The state of Michigan will take a major step toward normal as most state COVID-19 restrictions are lifted on Tuesday.
But many businesses continue to struggle with one lingering effect of the pandemic: a labor shortage.
At a legislative committee hearing Thursday, state lawmakers heard from representatives from different industries. Tony Daoud operates gas stations in the Flint area. He blames pandemic jobless benefits that pay more than he does for his business’ struggle to recruit and retain hourly workers.
“It’s the only conversation we have now with everybody in the industry,” says Daoud. “No workers no staff. It’s a constant battle.”
The state House voted to eliminate a $300 weekly federal bonus in state jobless benefits. Gov. Gretchen Whitmer is expected to veto the bill if it reaches her desk.
Whitmer is asking lawmakers to reinstate certain employers' ability to hire new workers who, while working, would still get a $300-a-week unemployment benefit into early September. The governor is touting Michigan's "workshare" program as a return-to-work incentive as companies struggle to fill jobs amid the pandemic. It provides partial jobless benefits when businesses bring back laid-off employees at reduced hours or they cut workers' hours rather than let them go.
Others testifying before the legislative committee Thursday pointed to recruiting issues that pre-date the pandemic.
“We had pinch points on our labor situation before the pandemic,” says Glenn Stevens, the executive director of MICH Auto, an auto industry group, “The pandemic has only made them amplified and it has brought some new issues which we’re all dealing with.”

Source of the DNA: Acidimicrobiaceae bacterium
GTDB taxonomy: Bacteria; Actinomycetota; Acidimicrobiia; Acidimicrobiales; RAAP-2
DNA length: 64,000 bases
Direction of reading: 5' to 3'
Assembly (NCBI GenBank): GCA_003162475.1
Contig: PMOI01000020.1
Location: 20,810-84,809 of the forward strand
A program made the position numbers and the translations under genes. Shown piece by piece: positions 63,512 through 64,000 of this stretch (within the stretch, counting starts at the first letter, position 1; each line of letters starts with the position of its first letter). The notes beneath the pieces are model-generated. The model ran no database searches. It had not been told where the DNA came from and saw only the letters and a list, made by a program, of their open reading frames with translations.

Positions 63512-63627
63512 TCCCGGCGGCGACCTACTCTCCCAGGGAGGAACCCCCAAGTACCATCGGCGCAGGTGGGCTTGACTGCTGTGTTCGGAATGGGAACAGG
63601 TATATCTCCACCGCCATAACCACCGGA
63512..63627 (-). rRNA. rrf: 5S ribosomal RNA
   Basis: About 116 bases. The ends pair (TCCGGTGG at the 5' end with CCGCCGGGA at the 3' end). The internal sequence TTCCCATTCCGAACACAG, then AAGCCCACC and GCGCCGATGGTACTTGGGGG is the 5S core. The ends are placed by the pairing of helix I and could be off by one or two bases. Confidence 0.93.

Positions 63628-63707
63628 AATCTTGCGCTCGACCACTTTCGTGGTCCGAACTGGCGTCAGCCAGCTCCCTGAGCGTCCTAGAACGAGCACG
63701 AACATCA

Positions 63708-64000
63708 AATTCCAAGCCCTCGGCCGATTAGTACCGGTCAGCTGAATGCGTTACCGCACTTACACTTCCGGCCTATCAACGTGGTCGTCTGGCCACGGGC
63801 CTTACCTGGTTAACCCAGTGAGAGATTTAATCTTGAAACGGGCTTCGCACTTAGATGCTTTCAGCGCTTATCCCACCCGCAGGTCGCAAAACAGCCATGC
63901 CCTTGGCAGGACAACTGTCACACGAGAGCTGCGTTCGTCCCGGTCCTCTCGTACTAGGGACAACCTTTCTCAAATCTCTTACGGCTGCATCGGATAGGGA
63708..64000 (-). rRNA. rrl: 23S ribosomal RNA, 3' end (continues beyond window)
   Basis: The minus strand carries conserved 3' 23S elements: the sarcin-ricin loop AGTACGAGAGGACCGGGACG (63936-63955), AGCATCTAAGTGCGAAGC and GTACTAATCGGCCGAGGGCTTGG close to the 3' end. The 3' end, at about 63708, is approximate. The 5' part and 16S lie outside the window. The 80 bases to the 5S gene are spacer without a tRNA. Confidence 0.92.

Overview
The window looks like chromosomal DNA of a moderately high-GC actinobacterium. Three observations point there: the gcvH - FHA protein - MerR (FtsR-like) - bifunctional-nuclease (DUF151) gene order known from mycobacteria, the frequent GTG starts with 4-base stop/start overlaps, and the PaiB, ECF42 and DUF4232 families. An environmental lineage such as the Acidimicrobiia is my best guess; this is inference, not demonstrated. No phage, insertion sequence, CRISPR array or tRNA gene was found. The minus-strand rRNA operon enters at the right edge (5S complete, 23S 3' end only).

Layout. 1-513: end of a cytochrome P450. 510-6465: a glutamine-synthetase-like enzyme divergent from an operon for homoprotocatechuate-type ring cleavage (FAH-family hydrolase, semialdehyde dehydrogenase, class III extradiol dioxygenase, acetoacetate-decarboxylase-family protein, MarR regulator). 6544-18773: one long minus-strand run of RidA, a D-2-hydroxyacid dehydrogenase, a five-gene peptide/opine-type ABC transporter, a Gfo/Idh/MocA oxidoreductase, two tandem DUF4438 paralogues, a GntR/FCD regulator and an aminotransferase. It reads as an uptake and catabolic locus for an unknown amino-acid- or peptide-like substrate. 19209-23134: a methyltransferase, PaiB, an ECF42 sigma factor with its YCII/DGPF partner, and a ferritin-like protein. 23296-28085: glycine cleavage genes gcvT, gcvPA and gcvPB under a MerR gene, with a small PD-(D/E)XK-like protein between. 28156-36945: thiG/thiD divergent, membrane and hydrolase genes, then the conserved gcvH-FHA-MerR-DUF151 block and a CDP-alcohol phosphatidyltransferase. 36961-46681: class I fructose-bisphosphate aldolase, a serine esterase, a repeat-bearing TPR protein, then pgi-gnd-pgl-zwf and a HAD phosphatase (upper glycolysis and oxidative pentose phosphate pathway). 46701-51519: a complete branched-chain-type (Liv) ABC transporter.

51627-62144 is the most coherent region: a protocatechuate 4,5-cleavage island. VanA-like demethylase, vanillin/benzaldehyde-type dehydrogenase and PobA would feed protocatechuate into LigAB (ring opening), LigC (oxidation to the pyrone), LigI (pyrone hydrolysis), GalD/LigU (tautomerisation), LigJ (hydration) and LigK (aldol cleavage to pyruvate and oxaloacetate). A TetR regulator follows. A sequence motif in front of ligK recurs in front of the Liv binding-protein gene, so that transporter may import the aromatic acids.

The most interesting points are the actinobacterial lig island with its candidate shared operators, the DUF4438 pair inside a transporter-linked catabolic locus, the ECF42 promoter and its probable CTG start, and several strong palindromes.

In May, Michigan’s unemployment rate remained relatively stable, standing at 5%. Nationally, the unemployment rate stands at 5.8%.
To deal with the labor shortage, Michigan employers have offered increased pay, sign-on bonuses, and large job fairs.
General Motors hosted a two-day job fair on Wednesday and Thursday in Flint. The automaker is looking to fill 450 temporary part-time and full time jobs for a subsidiary at its Flint assembly plant.
Hundreds of people lined up outside Factory One, GM’s original plant in the heart of Flint.
“It’s an opportunity to make more money than what I’m making now,” said Robert Miller, who’s been working at Genesee County meals on wheels, as he stood in line on Thursday.
Ed Douby is the plant manager at Flint Assembly. He says most of the jobs are intended to help current employees get time-off during the summer.
He says turn out for the in-person job fair exceeded expectations.
“There’s some definite things we’re going to learn from this,” says Douby.
He says the in-person job fair helped people to apply for work who lack the computer skills or access to apply online.